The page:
How Brake Assist Works

You probably think these are all you need to safely stop your car in an emergency situation, but brake assist can help your car react even more quickly to avoid a collision. See more pictures of brakes.

If you've ever driven a car on a featureless highway, you probably know the feeling of zoning out behind the wheel. You may have even found yourself wishing the car could drive itself.

Now imagine this scenario: You've chosen a beautiful day to visit distant friends. You and your car are eating up highway miles. With the satellite radio playing your favorite tunes and the open sunroof allowing you to get an in-car tan, life is good. In fact, you're gently lulled into a driving trance until you crest a hill -- only to see a parade of brake lights directly ahead. "I'm toast," you think, pressing the brake pedal but fully expecting to rear-end the car in front of you. Luckily, your car hauls itself to a halt, mere feet short of the closest vehicle. You let out a sigh of relief as you remember the car dealer mentioning something about brake assist the day you purchased your trusty steed.

Compared to modern electronic sensors, we humans have pretty slow reaction times. The purpose of brake assist and its related technologies is to help us stop our vehicles sooner and faster. Those critical seconds -- usually fractions of a second -- can mean the difference between a crash and a close call.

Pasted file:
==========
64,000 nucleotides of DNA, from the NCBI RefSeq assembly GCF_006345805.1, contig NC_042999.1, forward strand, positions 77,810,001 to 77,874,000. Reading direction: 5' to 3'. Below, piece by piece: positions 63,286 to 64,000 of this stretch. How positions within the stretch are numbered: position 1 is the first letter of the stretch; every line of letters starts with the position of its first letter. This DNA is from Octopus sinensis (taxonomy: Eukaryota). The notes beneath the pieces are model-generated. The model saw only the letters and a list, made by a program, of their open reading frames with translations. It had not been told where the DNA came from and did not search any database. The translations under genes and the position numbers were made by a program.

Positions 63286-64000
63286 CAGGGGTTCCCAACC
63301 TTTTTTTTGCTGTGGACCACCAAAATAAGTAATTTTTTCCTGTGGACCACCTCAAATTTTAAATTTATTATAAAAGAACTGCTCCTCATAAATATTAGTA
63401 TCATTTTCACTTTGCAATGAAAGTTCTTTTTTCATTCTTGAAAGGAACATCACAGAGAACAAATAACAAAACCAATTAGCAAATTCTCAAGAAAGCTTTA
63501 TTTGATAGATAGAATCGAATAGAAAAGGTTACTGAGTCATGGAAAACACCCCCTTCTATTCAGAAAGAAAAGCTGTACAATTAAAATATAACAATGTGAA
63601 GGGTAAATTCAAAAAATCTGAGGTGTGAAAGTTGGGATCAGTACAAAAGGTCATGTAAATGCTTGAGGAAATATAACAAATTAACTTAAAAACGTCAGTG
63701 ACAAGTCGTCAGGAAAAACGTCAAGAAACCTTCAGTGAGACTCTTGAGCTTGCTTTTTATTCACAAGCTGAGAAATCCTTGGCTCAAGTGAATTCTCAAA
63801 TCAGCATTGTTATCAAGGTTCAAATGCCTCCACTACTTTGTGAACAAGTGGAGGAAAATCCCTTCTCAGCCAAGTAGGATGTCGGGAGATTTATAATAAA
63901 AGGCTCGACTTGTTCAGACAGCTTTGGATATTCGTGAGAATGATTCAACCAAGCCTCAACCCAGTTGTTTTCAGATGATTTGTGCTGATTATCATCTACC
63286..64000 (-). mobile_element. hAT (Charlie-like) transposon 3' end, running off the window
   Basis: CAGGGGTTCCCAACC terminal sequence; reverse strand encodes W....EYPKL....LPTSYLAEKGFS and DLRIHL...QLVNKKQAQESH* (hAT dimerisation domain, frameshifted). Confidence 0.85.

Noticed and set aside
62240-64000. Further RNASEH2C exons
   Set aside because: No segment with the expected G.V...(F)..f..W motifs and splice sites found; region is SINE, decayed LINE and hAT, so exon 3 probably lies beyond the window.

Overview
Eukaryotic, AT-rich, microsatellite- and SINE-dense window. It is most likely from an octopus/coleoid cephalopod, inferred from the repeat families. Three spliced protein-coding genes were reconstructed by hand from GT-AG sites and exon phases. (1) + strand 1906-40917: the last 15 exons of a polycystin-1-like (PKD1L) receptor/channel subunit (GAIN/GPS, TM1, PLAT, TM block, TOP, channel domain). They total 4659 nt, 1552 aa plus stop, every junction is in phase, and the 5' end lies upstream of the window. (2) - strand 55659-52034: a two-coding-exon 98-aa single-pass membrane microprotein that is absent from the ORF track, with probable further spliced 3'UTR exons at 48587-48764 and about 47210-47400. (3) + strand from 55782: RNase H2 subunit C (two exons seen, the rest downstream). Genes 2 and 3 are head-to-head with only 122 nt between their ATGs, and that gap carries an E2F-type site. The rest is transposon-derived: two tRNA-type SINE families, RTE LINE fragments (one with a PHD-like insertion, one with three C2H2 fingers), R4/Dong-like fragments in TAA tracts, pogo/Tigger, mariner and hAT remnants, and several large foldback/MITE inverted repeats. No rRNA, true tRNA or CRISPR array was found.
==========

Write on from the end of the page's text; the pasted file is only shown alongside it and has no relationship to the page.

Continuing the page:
So, is brake assist a truly worthwhile safety feature, or is it merely a clever marketing gimmick designed to sell more cars and pump up sticker prices? Numerous studies show that brake assist is the real deal, with the potential to prevent thousands of fatal auto accidents each year.

In this article, we'll take a look at what allows brake assist to stop cars much more quickly and effectively than the unaided driver can do alone. With power brakes and anti-lock brakes on the scene, why would a driver need any more help stopping his or her car? Learn why by clicking to the next page.